Medium density Third-party milk runs LTL carrier LTL or package carrier
                Low density Third-party milk runs or LTL carrier LTL or package carrier Package carrier

                Customer size and location dictate whether a supplier should use a TL or LTL carrier or milk runs. Very large customers can be supplied using a TL carrier, whereas smaller customers can use LTL carriers or milk runs. The authors discuss a customer-partitioning procedure for combining smaller customers�� shipments with larger customers in order to achieve responsiveness and cost targets.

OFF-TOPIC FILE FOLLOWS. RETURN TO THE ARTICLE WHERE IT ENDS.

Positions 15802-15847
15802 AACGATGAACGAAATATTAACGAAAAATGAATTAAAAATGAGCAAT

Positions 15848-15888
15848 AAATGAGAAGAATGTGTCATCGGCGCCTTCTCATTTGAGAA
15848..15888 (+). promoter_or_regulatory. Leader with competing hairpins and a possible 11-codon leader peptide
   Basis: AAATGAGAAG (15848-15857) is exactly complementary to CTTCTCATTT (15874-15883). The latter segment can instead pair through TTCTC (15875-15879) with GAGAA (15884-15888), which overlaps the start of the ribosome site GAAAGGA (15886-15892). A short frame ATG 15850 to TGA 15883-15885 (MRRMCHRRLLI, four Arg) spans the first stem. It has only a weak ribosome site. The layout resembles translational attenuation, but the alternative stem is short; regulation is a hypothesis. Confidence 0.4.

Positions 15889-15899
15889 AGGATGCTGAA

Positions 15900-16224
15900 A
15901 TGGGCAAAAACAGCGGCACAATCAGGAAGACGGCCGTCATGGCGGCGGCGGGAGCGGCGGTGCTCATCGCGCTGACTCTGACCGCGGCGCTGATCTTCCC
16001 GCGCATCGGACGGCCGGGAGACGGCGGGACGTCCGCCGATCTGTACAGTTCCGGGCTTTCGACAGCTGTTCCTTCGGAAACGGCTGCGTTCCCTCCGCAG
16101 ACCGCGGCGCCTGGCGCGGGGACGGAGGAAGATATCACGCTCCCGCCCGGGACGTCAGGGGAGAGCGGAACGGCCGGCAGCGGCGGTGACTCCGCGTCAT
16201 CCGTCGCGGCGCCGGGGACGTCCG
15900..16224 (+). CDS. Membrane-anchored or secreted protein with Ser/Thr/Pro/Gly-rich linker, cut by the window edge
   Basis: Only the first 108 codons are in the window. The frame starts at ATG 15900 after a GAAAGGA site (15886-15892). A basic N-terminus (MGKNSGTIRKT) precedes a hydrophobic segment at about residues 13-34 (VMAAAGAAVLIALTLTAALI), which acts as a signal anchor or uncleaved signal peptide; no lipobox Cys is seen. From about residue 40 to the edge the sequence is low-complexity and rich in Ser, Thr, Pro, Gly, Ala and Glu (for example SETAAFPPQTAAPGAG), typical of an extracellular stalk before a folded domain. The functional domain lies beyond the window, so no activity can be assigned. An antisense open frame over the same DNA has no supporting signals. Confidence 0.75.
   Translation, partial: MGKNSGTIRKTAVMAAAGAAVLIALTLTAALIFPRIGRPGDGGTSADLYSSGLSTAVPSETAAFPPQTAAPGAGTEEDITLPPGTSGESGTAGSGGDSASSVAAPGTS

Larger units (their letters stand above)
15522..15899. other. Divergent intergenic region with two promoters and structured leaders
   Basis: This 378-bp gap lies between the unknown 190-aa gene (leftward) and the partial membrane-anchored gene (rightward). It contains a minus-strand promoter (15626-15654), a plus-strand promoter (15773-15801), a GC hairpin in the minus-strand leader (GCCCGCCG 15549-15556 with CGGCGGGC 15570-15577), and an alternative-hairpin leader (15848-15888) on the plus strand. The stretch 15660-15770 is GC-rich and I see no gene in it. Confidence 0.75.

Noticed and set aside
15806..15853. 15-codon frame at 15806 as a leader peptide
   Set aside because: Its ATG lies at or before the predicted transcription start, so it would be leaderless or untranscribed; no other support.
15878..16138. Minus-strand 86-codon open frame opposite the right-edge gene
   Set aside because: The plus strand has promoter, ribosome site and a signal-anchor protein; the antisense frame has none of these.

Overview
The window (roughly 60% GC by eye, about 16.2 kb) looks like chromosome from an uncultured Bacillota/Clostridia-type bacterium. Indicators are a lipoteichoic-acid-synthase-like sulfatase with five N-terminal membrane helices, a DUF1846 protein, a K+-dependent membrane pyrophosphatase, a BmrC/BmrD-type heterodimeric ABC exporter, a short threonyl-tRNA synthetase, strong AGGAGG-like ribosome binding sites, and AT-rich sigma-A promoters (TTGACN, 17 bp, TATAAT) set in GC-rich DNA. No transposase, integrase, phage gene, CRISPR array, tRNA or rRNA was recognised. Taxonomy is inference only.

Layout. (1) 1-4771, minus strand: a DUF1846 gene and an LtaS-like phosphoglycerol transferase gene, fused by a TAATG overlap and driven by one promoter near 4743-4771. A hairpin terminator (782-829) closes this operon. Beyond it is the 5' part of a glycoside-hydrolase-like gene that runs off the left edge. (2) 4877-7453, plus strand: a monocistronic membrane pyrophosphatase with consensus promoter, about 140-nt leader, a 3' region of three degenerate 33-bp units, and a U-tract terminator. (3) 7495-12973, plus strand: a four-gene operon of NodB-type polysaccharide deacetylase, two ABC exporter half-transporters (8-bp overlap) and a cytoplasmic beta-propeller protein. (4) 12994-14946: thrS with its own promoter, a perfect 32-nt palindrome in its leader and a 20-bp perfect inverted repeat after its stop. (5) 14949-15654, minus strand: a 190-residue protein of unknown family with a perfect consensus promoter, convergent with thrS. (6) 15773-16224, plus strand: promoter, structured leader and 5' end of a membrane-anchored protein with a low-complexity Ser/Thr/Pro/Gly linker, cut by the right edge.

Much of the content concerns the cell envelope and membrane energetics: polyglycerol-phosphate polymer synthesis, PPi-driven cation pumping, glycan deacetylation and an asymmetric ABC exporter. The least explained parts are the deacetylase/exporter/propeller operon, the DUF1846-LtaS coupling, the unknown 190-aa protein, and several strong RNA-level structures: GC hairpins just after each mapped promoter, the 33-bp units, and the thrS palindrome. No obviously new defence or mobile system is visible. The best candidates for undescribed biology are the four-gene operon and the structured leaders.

Product demand and value determine whether aggregation strategies will benefit the supply chain. The best combinations are shown in the table:

                Product Type High Value Low Value
                High demand Disaggregate cycle inventory but aggregate safety inventory. Use an inexpensive mode of transportation for replenishing cycle inventory and a fast mode when replenishing safety inventory. Disaggregate all inventories and use inexpensive mode of transportation for replenishment.
                Low demand Aggregate all inventories. If needed, use fast mode of transportation for filling customer orders. Aggregate only safety inventory. Use inexpensive mode of transportation for replenishing cycle inventory.